Bond Yields Highest Since 2008

The yield on the 10-year Treasury increased 1.6 basis points to reach 4.258%.

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The yield on the 10-year Treasury increased 1.6 basis points to reach 4.258% on Wednesday afternoon, up from 4.22% on Tuesday. This is the highest level the yield has reached since June 13, 2008; according to MarketWatch, at Thursday’s level, the rate was on track to reach its highest level since Dec. 26, 2007. Additionally, the 30-year Treasury yield increased 3.2 basis points from 4.359% to 4.391% on Wednesday. On Thursday, the 30-year rate was on its way to establishing a 12-year high. 

On Thursday, the 10-year Treasury yield rose to over 4.31%, the highest level it’s been since the 2007-2008 global financial crisis. And as inflation-adjusted bond yields hit their highest level in 15 years, they’re “threatening steeper costs for many borrowers and raising concern on Wall Street about the potential fallout in the stock, bond and housing markets," reports the Wall Street Journal. "Though they don’t have to hurt stocks if investors are simultaneously lifting their outlook for corporate profits, they can reduce the appeal of riskier assets by offering investors a more attractive risk-free return if they hold Treasurys to maturity."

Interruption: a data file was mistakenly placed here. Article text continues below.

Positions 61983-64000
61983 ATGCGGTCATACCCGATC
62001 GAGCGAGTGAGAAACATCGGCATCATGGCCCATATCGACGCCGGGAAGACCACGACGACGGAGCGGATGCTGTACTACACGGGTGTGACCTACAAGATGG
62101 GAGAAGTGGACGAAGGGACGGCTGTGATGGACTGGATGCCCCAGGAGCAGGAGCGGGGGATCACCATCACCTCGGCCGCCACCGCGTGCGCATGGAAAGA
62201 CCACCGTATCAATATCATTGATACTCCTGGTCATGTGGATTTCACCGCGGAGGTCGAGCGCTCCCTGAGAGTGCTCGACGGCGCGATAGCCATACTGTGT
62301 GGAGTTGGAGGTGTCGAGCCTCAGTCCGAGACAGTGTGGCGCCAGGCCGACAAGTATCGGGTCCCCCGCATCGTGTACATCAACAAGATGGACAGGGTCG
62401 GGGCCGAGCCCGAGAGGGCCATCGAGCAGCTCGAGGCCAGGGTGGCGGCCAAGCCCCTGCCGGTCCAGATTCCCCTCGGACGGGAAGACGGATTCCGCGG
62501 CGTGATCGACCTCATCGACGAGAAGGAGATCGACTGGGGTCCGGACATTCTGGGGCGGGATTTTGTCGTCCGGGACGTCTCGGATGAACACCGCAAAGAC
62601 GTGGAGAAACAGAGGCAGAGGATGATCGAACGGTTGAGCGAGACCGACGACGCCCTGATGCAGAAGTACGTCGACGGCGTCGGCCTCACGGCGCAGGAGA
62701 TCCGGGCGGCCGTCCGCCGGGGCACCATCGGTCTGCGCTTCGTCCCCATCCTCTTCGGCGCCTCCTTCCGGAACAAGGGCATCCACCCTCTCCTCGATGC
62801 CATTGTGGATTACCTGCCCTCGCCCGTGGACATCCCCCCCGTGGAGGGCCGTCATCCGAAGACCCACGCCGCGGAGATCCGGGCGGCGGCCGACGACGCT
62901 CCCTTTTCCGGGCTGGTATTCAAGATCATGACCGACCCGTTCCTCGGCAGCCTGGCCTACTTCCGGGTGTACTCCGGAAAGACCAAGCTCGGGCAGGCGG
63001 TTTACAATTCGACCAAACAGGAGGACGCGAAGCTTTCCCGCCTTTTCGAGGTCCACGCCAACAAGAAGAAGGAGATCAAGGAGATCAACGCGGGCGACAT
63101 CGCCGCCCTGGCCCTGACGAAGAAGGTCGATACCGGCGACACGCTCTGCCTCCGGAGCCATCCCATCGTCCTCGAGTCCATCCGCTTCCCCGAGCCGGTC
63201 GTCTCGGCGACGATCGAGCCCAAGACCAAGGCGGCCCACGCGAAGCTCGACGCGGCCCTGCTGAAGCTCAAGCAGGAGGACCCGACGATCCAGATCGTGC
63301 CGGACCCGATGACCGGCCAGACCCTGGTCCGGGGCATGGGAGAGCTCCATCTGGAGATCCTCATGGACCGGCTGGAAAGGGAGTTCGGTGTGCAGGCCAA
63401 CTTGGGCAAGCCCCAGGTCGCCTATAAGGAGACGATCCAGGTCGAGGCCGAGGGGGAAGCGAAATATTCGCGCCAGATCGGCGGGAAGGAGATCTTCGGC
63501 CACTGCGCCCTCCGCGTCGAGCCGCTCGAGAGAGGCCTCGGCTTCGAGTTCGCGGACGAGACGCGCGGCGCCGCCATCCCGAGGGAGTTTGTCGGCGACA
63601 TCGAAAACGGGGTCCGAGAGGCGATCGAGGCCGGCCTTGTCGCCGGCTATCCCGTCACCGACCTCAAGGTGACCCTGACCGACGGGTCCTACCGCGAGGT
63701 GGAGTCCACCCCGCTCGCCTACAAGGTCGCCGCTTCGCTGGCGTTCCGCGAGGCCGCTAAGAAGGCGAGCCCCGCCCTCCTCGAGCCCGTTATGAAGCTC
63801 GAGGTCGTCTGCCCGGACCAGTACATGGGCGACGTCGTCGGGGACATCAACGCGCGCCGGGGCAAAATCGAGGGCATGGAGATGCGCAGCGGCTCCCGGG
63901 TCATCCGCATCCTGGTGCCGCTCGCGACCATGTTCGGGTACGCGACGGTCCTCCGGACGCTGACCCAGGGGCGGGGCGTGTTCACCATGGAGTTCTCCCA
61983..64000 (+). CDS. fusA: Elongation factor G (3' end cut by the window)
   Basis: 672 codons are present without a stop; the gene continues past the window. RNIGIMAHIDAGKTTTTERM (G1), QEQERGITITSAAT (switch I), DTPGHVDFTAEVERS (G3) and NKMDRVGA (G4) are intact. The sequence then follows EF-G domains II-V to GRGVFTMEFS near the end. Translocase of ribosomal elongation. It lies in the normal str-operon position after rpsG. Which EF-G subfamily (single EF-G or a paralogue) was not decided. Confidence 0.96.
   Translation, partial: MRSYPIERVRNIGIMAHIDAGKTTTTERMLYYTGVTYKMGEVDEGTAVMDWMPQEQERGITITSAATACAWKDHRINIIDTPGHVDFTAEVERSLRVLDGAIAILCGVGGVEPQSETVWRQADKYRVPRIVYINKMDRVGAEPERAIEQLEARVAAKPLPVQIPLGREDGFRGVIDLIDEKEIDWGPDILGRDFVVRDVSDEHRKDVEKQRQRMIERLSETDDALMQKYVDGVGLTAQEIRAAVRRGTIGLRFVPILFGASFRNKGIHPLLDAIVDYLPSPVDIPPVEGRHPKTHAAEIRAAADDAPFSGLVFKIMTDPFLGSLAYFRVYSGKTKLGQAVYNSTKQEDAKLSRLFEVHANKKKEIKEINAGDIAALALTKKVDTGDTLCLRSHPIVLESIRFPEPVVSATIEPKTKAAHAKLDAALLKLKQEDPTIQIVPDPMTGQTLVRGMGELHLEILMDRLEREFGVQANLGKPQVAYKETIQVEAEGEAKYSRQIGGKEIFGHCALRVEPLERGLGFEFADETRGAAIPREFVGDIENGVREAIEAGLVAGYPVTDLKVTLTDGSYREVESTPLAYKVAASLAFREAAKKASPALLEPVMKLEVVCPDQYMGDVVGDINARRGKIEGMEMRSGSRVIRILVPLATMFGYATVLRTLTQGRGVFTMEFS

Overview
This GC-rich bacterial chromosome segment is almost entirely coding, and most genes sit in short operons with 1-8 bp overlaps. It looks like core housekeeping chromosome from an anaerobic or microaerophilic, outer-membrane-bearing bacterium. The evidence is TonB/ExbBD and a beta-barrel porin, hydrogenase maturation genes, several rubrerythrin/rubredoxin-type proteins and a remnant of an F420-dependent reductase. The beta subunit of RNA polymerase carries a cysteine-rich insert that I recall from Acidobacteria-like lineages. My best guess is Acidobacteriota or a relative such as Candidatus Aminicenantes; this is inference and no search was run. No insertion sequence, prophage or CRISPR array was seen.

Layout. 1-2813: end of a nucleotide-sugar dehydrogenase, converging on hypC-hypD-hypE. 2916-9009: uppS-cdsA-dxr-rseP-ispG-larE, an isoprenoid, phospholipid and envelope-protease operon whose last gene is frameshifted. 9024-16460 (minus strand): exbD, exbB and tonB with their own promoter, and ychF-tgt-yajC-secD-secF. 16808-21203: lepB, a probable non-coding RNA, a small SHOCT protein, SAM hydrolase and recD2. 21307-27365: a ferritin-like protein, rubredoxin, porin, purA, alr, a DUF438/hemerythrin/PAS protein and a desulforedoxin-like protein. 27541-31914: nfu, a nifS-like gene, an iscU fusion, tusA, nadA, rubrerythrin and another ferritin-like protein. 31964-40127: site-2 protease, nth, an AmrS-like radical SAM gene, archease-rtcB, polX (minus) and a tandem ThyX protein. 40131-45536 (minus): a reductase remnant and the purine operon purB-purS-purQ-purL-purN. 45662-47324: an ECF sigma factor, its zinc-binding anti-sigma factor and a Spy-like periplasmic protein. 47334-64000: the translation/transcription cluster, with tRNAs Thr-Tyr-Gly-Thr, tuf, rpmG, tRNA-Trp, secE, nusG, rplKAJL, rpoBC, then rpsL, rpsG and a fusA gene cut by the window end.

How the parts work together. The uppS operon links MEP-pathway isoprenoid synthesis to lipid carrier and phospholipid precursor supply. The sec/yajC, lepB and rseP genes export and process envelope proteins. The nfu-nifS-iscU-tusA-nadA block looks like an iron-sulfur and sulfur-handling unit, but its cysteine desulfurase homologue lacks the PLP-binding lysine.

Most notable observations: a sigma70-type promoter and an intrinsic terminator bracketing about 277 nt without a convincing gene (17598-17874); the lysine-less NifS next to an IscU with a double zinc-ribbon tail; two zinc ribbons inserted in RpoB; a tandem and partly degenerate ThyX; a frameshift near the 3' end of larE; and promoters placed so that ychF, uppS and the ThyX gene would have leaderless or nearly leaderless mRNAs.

Investors anticipate that the Federal Reserve will need to keep interest rates higher for longer and that even more interest rate hikes may be needed, in order to bring inflation down to its 2% target. In fact, according to the CME FedWatch tool, Markets are pricing in an 86.5% probability that at their next meeting in September, the Fed will leave interest rates as they currently are. Markets are pricing in a 37% chance that there will be a 25-basis-point rate hike at the meeting in November.

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At their last meeting, the Federal Reserve raised interest rates for the 11th time since March 2022, bringing the federal funds rate to a target range of 5.25% to 5.50%. In their policy statement, the Federal Reserve stated they were "strongly committed to returning inflation to its 2 percent objective." 

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Erin Bendig
Personal Finance Writer

Erin pairs personal experience with research and is passionate about sharing personal finance advice with others. Previously, she was a freelancer focusing on the credit card side of finance, but has branched out since then to cover other aspects of personal finance. Erin is well-versed in traditional media with reporting, interviewing and research, as well as using graphic design and video and audio storytelling to share with her readers.